MIT Researchers Create Carbon Nanotube Pencils That Sniff Out Hazardous Gases

October 15, 2012, By Sanjeev Ramachandran

Pencils…I don’t remember the last time I used one. I do remember the times when a pencil was one of the most important possessions I had. Now with smartphones and tablets overflowing into our lives, I wonder whether a pencil could ever take up that innocent importance again.

While the common pencil might not be used as frequently by us again, a certain type of pencil might be used, not by everyday folks like us, but some other brains. This pencil, created by a MIT chemistry postdoctoral student, doesn’t have the same old graphite point.

Katherine Mirica and her colleagues have replaced the old lead with a highly compressed powder which is made of commercially available nanotubes. This new replacement can do something other than writing; it can carve out sensors on any paper surface.

With this new found ability in hands, the MIT team is planning to create sensors that can detect sulphur compounds. This could provide a useful tech to finding out natural-gas leaks.

The leader of the research team and a MIT chemistry professor, Timothy Swager, said that this could be used in sensing out almost anything volatile. “The beauty of this is we can start doing all sorts of chemically specific functionalized materials,” he said.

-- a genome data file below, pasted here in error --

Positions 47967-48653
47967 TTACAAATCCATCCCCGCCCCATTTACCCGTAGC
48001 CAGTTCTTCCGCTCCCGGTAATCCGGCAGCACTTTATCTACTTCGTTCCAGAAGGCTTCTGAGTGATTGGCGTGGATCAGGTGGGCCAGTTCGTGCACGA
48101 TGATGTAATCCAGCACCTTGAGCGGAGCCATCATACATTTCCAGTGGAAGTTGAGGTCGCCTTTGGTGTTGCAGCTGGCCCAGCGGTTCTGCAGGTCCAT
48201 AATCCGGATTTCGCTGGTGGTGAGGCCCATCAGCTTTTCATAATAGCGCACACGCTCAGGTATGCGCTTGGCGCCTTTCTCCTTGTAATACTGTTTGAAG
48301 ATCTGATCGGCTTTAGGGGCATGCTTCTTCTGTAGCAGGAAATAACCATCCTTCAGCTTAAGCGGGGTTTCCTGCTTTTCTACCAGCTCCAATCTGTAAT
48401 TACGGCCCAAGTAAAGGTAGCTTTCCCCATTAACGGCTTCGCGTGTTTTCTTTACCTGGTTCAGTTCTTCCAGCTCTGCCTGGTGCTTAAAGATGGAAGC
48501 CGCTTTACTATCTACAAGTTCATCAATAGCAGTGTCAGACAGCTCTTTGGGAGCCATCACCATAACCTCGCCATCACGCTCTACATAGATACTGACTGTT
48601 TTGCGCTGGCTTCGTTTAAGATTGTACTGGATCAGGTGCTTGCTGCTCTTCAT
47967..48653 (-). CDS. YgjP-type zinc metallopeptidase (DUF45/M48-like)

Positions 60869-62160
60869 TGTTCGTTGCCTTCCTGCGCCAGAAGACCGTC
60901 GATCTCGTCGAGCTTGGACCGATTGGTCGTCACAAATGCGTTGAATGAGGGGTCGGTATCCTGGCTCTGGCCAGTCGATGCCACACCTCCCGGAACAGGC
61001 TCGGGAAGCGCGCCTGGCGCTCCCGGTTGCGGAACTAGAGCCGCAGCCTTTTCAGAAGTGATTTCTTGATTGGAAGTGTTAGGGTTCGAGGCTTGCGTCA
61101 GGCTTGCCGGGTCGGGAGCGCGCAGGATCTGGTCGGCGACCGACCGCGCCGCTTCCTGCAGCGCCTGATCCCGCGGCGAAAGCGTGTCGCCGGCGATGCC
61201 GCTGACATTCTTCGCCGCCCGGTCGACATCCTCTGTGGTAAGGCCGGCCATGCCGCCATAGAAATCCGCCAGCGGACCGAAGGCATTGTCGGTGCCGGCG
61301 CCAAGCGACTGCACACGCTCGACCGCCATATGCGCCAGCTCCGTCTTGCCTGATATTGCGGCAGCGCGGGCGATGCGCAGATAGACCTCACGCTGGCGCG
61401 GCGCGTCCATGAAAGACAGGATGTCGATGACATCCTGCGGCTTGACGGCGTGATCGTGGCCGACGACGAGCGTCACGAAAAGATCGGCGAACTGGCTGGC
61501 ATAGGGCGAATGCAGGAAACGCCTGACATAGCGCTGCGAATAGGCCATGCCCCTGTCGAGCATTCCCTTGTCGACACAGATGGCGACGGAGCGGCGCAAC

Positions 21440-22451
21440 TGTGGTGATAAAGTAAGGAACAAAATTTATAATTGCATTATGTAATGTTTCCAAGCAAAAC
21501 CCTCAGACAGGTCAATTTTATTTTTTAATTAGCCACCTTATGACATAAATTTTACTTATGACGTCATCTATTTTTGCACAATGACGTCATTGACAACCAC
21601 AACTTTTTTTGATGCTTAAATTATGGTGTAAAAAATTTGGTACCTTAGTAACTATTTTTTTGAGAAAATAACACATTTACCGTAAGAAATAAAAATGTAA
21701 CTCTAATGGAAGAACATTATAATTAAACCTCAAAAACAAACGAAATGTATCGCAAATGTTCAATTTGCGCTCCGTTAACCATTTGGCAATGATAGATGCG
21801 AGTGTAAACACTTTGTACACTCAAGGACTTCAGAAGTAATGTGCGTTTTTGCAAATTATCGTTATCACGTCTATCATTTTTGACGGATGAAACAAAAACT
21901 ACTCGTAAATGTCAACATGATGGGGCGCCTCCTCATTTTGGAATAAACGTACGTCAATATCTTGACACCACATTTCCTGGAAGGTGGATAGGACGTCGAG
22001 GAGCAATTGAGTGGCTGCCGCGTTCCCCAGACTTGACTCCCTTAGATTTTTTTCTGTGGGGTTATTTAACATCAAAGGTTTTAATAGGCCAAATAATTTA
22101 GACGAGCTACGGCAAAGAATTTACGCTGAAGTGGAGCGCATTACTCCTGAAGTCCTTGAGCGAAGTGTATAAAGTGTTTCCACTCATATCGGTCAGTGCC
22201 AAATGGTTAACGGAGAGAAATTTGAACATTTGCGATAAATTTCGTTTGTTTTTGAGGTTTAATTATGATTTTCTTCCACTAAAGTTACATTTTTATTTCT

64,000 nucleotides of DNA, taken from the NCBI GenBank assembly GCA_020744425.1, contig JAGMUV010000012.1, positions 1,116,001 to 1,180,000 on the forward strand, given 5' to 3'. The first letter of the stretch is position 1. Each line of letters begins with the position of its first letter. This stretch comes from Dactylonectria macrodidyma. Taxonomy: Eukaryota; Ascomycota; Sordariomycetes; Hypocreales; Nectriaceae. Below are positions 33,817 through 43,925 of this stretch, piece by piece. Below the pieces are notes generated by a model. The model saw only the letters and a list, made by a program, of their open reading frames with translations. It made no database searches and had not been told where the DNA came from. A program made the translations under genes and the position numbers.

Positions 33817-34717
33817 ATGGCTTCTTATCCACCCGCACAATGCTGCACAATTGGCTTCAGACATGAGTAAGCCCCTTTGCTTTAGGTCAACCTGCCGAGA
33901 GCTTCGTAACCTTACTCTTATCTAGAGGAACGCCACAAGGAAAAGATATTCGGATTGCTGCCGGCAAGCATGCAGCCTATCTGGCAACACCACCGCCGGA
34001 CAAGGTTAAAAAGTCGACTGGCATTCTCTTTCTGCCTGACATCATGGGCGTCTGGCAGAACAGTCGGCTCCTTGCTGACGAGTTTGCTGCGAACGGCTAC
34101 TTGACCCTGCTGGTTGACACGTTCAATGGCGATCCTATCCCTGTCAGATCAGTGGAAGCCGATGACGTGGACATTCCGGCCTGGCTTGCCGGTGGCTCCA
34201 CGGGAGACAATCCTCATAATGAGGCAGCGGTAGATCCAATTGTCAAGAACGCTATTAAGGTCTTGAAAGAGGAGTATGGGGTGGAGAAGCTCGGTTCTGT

The German Journal Angewandte Chemie published a paper titled “Mechanical Drawing of Gas Sensors on Paper”, and in it describes sensors that can detect minute amounts of ammonia gas. Ammonia gas is a hazardous substance and colorless, and these sensors can sniff out almost any type of gas.

Carbon nanotubes have been found to be effective in smelling out gases. The gaseous substance binds to the nanotube and they obstruct the electron flow.

However, to create sensors with carbon nanotubes, they have to be dissolved in a solvent like dichlorobenzene, and the process involved is hazardous and unreliable. But the MIT brains have done it another way, bypassing the risky procedure.

The new fabrication method is entirely solvent-free. What the researchers did was draw a line of the carbon nanotubes on a sheet of paper which was imprinted with small electrodes; the electrodes were made of gold and this helps to measure the electric current that passes through the tiny cylinders.

The project had the backing of the military. The research received funds from the Army Research Office through MIT’s Institute for Soldier Nanotechnologies.

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